Eagle Scout Nathan Searcy, of Troop 462 sponsored by V.F.W. Post 2661 in Washington, could remember when his brother, Evan Searcy, earned all his merit badges. The sense of accomplishment and pride he saw in his brother was something he desired. That’s when Nathan decided to earn every merit badge as well.
“I wanted to be like my brother, and I also wanted to learn and grow as a person,” said Searcy, who is currently 17 and a senior at Washington High School.
Recently, Searcy earned his last merit badge, completing his goal. He is the second Scout in the Franklin County area to do so. His brother is the only other Scout.
Searcy started this long journey after becoming an Eagle Scout when he was 13. He still had five years left to complete the Eagle rank requirements, so he decided it was time to fulfill his goal.
“I wasn’t done yet. I still believed I had so much more to do as an Eagle Scout,” said Searcy.
He earned the official 137 merit badges, along with an extra one.
The number of badges changes often because some are discontinued and others are added due to interest, Searcy explained.
Earning these badges takes a lot of time and patience.
An individual badge represents anywhere from four hours’ to several weeks’ worth of work.
The small, round badges are sewn in a neat and orderly pattern on the front and back of two uniform sashes. Each is vivid and colorful with an image that represents the skill that was learned.
The Process of
Earning Merit Badges
Boys are around 10 or 12 years old when they reach the rank of Life Scout and can begin working on merit badges. A Scout must complete a list of requirements within an area of study and then demonstrate to an approved counselor that he has completed all work involved for the requirements to earn a merit badge.
Scouts get to choose the counselor, or person knowledgeable about the skill, on their own. There is a list of names available to help them get started, but it is the Scout’s responsibility to contact the counselor and make the necessary arrangements.
A big aspect of the merit badge program is about teaching boys how to be leaders and take charge, Nathan Searcy claimed.
“The process of earning merit badges teaches (the Scouts) a skill or the steps needed to achieve mastery level of a task, but the overall purpose is to teach leadership and communication,” he said. “It’s the Scout’s responsibility to earn the badges and take initiative.”
as a Scout
As an Eagle Scout, you must complete an Eagle Scout Service Project. This gives a Scout the opportunity to demonstrate leadership skills while also performing a project for the benefit of his community.
Searcy built three benches around Union for the American Legion.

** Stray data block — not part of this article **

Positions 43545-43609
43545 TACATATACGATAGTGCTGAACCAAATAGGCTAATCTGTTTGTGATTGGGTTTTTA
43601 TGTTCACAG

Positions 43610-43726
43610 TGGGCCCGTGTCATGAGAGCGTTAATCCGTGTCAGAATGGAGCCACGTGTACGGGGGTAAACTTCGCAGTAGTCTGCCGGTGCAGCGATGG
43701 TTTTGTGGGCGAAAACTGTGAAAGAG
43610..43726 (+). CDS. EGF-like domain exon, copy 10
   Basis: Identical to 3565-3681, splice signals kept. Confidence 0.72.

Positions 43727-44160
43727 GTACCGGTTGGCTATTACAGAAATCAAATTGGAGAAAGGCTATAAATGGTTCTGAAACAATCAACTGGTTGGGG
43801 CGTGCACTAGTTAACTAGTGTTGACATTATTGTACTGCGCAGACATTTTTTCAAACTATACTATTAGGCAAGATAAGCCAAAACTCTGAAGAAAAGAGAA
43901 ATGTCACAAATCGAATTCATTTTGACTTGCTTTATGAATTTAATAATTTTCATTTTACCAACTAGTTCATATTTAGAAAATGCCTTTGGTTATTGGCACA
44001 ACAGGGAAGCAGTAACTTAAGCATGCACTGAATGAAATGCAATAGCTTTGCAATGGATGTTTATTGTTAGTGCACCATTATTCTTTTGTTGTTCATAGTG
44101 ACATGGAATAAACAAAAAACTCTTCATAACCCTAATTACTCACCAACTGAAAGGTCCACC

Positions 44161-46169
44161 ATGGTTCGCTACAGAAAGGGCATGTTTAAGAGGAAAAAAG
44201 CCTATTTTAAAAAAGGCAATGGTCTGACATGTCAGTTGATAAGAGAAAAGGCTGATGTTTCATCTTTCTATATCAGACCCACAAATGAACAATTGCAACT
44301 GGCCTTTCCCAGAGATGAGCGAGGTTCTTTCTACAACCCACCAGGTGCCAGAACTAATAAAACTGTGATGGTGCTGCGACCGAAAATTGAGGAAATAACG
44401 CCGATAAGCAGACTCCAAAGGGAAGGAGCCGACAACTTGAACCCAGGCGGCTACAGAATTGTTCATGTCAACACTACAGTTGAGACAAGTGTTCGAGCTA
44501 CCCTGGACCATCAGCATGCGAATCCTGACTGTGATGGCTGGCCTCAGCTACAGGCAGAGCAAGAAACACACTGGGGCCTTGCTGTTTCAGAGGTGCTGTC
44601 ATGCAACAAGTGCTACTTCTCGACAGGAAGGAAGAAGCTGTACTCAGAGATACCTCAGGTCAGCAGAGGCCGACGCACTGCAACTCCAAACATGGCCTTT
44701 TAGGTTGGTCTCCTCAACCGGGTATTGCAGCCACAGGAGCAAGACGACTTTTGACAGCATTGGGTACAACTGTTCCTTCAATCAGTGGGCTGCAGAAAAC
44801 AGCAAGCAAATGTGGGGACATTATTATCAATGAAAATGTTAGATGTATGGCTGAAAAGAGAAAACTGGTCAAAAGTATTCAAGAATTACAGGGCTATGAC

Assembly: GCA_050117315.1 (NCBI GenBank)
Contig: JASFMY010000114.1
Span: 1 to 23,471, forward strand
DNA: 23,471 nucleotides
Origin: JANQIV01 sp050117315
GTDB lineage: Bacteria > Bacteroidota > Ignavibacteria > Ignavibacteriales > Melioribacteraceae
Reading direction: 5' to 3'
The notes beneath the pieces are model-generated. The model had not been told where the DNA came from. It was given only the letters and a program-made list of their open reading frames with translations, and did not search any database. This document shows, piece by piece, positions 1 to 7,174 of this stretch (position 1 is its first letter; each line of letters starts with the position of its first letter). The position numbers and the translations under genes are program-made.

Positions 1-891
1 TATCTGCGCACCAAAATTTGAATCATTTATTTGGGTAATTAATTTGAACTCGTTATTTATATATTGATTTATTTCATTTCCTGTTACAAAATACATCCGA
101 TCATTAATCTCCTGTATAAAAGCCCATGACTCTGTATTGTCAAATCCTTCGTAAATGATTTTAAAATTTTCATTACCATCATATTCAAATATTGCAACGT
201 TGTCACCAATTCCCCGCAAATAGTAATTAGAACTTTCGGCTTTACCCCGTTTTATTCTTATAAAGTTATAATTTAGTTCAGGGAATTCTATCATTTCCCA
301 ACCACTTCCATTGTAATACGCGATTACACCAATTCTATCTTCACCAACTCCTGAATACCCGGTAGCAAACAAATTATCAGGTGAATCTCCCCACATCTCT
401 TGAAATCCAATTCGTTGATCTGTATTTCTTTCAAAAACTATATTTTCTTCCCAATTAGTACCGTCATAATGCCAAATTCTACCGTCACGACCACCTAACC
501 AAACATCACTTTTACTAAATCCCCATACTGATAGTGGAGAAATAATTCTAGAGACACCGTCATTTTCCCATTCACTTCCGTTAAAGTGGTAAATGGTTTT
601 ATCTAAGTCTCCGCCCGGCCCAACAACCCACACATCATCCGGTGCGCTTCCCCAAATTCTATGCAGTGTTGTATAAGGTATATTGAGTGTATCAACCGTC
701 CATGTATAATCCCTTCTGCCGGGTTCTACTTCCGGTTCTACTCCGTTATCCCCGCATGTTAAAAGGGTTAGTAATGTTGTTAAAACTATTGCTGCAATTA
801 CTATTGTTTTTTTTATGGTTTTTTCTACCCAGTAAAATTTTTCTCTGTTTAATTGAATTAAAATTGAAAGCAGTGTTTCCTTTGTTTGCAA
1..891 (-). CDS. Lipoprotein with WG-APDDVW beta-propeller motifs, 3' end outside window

“They were hosting a barbecue and needed some benches, so I thought this would be the perfect project,” said Searcy.
Searcy also attended many summer camps, where you can earn up to six merit badges. Additionally, he attended the University of Scouting, where Scouts can earn one or two merit badges.
“There are a lot of opportunities to earn badges. It’s really about how much determination and effort someone is willing to put into actually earning them,” noted Searcy.
Furthermore, the last merit badge Searcy earned was bugling. It required him to learn how to play the bugle and serve as a bugler for two or three months at Scouts camps and such. But this badge held a bigger meaning to Nathan.
His grandfather, the late Ed Searcy, was a member of the Washington VFW and played the bugle at military funerals.
“It ended my long journey on a positive note, knowing that my grandfather was still with me,” said Searcy.
A Leader Is Born
Searcy has devoted eight years to being a Scout and feels a sense of satisfaction for completing such an immense goal.
“I’m proud of everything I accomplished. I only had two months left to complete this goal of mine and the clock was ticking,” mentioned Searcy.
With all the experience and training, Searcy has gained more knowledge and confidence in himself as a leader and a person.
“It will always stick with me and help me prepare for my future with the various fields that are incorporated in earning merit badges,” said Searcy.
Nathan will continue to be a leader and role model for his younger Scouts and hopes that one day they can accomplish even more than himself.
“I’m in a special group of people who can excel and reach the highest level. I hope other Scouts notice this elite group of people. I am truly honored to be a part of it.”